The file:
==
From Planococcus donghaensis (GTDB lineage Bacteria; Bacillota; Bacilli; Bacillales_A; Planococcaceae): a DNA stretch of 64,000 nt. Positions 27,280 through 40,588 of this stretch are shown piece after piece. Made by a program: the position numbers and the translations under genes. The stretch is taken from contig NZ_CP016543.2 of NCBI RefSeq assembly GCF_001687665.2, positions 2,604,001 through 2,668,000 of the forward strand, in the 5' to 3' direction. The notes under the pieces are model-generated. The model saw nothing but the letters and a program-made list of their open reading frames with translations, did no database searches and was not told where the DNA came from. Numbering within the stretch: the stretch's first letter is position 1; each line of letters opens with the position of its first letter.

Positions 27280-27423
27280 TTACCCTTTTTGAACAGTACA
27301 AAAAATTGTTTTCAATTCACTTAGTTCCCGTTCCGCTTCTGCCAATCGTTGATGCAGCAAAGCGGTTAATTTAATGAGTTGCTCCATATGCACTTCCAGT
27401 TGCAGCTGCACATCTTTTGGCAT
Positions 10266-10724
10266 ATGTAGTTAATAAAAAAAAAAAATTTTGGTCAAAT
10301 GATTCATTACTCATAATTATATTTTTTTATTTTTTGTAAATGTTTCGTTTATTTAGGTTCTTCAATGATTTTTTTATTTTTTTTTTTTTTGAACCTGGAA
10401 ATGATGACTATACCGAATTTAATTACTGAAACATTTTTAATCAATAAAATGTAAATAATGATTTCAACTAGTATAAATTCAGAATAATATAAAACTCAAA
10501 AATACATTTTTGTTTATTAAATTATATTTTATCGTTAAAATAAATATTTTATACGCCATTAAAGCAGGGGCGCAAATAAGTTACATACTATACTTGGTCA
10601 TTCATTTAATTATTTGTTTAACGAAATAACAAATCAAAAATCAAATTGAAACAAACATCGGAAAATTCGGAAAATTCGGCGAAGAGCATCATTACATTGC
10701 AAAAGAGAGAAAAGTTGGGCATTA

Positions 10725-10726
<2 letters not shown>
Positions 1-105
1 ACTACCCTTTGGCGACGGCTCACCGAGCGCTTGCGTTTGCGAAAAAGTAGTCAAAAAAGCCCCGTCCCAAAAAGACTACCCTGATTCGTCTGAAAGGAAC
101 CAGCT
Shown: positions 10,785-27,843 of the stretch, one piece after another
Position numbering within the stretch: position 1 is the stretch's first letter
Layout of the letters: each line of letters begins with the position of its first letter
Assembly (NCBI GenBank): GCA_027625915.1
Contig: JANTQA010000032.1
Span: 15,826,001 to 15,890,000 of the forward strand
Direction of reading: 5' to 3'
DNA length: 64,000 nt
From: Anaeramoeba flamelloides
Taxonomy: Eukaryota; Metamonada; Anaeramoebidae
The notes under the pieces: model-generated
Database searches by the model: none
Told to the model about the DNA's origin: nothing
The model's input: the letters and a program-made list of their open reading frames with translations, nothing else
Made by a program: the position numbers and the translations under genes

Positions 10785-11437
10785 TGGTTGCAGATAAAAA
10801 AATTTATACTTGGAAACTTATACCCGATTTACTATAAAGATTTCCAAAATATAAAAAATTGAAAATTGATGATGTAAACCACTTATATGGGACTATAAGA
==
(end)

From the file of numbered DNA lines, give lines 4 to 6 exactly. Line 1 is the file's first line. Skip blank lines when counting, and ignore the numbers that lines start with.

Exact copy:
27301 AAAAATTGTTTTCAATTCACTTAGTTCCCGTTCCGCTTCTGCCAATCGTTGATGCAGCAAAGCGGTTAATTTAATGAGTTGCTCCATATGCACTTCCAGT
27401 TGCAGCTGCACATCTTTTGGCAT
Positions 10266-10724